Get smart curated videos delivered to your inbox.   SUBSCRIBE
The Kid Should See This

The phases of the moon visualized from the other side

Watch more with these video collections:

What does the other side of the moon like? Thanks to NASA’s Scientific Visualization Studio and data from the Lunar Reconnaissance Orbiter, we get a glimpse in this animation, showcasing two different virtual views. From NASA:

Just like the near side, the far side goes through a complete cycle of phases. But the terrain of the far side is quite different. It lacks the large dark spots, called maria, that make up the familiar Man in the Moon on the near side. Instead, craters of all sizes crowd together over the entire far side. The far side is also home to one of the largest and oldest impact features in the solar system, the South Pole-Aitken basin, visible here as a slightly darker bruise covering the bottom third of the disk.

The far side was first seen in a handful of grainy images returned by the Soviet Luna 3 probe, which swung around the Moon in October, 1959. Lunar Reconnaissance Orbiter was launched fifty years later, and since then it has returned hundreds of terabytes of data, allowing LRO scientists to create extremely detailed and accurate maps of the far side. Those maps were used to create the imagery seen here.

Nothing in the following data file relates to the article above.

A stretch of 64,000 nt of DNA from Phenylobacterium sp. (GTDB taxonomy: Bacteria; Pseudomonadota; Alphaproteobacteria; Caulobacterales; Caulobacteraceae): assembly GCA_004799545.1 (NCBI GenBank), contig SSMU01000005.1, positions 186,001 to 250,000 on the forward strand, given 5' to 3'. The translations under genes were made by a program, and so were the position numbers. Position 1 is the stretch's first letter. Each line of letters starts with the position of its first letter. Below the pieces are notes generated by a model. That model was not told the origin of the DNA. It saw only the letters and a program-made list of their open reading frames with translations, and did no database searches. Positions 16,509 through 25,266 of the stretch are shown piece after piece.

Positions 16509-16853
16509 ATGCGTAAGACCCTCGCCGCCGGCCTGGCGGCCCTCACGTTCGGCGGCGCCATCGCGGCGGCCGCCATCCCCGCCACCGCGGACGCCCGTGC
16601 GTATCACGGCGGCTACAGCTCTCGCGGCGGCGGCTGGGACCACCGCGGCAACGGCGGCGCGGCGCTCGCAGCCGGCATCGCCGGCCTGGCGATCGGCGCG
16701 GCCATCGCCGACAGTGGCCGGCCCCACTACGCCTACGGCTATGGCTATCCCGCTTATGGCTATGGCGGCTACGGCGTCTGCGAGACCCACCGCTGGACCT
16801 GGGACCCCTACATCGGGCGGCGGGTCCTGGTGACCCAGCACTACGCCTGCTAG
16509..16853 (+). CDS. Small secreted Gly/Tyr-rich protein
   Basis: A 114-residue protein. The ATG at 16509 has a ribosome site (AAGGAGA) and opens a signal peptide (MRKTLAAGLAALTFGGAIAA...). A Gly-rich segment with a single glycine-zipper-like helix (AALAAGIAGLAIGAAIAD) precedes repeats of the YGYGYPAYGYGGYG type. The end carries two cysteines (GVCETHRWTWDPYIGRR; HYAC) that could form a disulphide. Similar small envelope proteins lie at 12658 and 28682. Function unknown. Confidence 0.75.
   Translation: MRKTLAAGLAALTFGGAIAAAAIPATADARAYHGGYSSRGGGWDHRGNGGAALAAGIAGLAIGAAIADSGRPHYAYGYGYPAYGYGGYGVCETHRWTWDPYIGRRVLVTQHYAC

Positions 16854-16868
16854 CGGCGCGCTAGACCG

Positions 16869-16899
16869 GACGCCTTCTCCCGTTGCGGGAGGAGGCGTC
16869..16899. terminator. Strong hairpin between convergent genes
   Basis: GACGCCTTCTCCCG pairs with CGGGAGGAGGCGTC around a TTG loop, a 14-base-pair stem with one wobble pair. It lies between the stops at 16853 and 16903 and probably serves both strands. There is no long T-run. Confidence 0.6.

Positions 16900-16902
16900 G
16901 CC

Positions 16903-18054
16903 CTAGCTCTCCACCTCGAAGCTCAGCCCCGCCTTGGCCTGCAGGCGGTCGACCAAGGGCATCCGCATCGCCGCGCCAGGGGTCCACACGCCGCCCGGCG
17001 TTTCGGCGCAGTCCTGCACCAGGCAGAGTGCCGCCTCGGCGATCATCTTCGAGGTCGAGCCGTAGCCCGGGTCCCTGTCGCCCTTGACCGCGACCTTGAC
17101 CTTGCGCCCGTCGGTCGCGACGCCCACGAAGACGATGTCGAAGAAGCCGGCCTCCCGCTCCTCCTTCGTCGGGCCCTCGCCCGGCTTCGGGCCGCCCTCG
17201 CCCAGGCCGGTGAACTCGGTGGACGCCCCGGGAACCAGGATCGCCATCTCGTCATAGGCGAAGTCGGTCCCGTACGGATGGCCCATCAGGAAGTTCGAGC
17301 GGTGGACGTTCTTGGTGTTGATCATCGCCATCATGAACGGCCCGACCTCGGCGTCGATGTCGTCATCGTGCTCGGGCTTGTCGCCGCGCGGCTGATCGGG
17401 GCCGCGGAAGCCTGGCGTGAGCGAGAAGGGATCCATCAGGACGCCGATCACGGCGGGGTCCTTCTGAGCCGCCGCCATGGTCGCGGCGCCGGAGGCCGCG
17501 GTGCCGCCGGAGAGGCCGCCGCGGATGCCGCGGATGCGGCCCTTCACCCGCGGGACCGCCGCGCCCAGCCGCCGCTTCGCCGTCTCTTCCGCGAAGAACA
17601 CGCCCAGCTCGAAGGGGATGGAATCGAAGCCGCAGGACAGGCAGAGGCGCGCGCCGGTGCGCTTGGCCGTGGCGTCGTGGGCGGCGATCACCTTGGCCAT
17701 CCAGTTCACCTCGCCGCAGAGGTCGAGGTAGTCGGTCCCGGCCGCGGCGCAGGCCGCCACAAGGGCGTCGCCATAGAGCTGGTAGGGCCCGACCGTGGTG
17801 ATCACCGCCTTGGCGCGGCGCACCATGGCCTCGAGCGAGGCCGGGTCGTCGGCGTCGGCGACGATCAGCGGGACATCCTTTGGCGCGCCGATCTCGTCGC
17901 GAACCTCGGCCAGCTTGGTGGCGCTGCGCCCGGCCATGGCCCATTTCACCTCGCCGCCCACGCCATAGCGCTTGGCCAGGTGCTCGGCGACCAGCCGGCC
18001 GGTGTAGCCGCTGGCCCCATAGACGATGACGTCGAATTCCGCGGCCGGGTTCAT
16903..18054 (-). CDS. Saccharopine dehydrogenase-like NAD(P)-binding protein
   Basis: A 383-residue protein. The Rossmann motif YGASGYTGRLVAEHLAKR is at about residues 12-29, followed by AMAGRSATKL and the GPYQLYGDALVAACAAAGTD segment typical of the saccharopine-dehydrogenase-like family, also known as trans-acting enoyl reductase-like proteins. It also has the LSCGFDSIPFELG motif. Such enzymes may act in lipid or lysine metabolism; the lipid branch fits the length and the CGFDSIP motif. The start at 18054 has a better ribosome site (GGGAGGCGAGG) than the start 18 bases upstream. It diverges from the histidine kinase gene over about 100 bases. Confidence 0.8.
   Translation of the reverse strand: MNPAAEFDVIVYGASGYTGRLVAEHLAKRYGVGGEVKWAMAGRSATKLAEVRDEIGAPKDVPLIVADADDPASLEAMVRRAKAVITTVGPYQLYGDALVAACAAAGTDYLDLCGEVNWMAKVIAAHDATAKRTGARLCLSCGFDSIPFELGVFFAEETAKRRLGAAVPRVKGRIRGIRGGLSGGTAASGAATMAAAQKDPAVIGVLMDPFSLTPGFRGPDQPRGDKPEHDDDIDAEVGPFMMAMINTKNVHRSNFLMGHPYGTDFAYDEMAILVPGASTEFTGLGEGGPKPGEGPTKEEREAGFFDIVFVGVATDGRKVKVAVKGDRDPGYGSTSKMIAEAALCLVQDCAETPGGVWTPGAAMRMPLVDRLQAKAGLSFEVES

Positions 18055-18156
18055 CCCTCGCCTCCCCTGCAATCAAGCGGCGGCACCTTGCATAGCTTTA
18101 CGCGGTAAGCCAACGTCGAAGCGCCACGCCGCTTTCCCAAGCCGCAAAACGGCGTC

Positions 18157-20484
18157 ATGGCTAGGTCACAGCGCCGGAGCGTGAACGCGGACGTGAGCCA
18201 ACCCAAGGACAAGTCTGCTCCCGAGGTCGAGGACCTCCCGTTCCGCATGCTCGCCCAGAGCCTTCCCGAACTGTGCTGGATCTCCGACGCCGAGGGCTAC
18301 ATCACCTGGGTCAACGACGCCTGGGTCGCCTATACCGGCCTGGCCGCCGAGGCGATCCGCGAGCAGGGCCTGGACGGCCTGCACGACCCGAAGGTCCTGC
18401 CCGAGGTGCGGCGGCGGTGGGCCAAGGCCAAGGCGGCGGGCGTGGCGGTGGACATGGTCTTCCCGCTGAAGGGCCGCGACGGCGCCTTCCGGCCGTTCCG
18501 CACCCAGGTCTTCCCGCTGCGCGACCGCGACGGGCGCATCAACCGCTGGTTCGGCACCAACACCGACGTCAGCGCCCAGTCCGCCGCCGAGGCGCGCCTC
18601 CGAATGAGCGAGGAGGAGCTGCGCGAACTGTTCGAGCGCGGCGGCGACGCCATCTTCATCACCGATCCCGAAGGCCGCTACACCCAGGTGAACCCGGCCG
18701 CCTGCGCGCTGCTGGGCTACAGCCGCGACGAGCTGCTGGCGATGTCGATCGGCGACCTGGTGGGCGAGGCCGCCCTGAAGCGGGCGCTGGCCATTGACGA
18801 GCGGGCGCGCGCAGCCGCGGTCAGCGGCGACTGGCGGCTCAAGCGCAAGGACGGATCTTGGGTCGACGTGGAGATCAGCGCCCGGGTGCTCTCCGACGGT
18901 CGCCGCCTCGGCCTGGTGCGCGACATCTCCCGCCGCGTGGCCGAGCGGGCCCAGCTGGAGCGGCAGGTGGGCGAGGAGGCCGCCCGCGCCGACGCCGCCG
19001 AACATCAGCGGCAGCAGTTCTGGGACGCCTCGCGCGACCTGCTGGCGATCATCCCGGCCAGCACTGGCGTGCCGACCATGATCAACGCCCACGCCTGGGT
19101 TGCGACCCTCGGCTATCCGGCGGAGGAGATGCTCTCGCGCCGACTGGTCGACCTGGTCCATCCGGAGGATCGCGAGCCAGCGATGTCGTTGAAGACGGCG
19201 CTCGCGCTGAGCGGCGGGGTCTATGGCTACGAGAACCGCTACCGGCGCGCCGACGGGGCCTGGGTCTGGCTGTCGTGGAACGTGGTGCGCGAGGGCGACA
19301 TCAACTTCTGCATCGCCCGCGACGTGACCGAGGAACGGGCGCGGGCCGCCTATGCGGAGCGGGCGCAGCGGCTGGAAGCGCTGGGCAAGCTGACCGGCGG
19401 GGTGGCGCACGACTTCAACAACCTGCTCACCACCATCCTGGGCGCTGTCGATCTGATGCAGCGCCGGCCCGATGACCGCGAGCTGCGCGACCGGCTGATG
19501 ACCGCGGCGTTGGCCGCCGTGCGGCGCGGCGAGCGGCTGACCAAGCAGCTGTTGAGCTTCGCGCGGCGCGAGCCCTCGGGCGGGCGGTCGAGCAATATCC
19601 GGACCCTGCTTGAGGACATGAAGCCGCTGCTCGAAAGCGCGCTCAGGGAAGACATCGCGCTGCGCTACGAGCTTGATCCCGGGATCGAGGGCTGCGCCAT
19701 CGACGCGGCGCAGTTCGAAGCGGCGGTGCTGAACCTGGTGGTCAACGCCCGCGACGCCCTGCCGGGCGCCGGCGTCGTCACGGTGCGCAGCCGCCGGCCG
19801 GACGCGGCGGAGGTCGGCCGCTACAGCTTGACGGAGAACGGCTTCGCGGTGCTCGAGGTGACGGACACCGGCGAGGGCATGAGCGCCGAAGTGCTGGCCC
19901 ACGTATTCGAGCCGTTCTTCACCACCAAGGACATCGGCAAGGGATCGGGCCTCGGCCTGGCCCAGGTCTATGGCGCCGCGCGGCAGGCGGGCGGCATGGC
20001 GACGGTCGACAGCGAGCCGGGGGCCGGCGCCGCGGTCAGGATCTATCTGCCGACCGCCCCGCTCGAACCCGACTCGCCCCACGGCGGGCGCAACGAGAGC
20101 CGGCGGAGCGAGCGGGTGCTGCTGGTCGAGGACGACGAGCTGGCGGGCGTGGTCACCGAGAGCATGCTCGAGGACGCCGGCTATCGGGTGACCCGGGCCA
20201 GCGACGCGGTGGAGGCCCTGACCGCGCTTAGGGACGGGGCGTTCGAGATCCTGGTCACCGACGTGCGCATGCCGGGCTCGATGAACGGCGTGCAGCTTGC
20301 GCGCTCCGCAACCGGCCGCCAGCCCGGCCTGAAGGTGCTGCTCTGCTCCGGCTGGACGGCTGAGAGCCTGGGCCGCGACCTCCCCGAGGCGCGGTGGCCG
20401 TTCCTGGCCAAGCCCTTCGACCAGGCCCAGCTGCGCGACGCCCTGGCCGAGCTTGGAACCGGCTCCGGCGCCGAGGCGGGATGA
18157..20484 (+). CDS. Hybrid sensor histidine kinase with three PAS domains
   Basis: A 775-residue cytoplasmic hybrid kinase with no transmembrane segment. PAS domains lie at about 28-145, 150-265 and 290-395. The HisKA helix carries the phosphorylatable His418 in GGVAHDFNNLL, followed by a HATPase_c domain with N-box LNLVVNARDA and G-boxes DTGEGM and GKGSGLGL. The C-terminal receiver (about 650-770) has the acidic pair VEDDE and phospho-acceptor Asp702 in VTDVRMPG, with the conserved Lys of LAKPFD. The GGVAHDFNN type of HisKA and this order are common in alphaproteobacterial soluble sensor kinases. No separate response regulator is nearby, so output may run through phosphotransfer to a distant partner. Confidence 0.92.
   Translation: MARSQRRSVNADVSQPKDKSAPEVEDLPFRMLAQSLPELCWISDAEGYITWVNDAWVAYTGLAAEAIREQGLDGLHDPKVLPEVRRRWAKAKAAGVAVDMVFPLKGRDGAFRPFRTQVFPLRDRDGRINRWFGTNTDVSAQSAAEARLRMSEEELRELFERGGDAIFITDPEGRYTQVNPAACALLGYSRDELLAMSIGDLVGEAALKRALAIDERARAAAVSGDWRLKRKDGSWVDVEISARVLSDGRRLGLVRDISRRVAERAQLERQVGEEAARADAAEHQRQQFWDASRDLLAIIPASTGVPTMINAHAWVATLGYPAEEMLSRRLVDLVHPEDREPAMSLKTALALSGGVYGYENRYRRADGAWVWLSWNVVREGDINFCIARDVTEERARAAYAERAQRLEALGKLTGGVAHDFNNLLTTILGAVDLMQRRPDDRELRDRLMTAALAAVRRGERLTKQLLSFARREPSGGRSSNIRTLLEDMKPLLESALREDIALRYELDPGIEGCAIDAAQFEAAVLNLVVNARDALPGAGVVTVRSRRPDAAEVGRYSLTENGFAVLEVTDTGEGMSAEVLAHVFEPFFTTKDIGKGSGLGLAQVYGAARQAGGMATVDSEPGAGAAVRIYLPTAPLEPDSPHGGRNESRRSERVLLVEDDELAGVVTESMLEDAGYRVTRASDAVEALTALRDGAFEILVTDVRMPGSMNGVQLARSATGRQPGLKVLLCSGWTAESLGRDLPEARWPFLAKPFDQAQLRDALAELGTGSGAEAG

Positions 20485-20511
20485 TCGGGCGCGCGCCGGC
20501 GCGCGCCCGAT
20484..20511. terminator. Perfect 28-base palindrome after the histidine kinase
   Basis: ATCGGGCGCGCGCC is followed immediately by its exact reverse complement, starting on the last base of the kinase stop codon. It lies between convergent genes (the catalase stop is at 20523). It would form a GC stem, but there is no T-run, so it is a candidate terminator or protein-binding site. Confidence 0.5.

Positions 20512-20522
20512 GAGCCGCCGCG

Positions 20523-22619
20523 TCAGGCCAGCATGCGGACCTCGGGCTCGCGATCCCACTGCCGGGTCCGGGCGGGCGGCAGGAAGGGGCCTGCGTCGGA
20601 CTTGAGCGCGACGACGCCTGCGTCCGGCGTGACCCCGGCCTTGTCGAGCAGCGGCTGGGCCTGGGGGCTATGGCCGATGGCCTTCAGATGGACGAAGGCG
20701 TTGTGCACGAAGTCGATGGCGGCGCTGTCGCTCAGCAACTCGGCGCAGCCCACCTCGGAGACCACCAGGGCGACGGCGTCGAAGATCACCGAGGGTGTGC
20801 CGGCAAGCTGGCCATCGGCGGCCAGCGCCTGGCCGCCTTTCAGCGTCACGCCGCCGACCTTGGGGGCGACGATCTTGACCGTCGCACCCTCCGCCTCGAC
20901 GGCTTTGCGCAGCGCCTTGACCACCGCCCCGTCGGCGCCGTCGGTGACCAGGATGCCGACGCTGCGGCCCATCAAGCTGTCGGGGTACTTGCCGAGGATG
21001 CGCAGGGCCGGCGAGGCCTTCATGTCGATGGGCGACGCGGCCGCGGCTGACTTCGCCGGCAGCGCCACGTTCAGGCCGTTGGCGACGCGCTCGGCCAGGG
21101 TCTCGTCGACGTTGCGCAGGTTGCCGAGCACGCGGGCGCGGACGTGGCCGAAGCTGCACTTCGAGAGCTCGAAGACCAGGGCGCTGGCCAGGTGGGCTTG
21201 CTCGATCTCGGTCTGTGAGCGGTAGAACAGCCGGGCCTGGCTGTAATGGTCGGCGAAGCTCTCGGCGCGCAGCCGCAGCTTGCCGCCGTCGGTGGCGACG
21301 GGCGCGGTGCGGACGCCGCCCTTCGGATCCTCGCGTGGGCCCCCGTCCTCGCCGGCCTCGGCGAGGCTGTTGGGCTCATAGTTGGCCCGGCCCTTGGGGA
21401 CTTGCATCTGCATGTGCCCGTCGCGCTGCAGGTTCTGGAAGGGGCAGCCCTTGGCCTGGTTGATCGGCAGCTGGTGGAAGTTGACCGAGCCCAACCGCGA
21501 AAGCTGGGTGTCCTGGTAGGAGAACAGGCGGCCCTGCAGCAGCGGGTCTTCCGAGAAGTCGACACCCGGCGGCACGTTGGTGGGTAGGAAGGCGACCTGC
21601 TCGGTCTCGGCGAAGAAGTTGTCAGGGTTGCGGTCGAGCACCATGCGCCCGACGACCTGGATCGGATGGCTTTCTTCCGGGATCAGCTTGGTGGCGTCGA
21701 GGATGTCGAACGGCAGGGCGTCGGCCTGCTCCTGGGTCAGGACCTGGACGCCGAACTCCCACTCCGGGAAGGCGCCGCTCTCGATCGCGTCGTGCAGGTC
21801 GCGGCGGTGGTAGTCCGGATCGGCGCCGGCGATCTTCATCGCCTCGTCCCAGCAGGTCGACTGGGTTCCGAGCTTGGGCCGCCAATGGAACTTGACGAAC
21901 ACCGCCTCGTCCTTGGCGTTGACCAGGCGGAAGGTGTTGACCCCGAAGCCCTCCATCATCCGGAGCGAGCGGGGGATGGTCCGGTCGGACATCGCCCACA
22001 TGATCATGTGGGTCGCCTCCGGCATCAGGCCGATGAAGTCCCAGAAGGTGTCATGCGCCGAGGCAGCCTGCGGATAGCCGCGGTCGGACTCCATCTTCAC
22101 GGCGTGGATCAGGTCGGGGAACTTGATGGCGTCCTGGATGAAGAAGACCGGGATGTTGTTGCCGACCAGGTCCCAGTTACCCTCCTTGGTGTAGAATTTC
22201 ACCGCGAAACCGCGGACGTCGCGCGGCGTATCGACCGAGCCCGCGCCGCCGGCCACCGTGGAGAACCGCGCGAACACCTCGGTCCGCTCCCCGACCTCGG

Be sure to visit NASA SVS’ Moon Phase and Libration, 2015 Dial-a-Moon, which lets you view the moon from Earth at any specific month, day, and hour.

Some of our favorite videos are thanks to the Lunar Reconnaissance Orbiter. Watch those next, and these: NASA SVS’ Our View of the Moon Over the Entire Year, and Veritasium’s How Far Away is the Moon?

via io9.

This Webby award-winning video collection exists to help teachers, librarians, and families spark kid wonder and curiosity. TKSST features smarter, more meaningful content than what's usually served up by YouTube's algorithms, and amplifies the creators who make that content.

Curated, kid-friendly, independently-published. Support this mission by becoming a sustaining member today.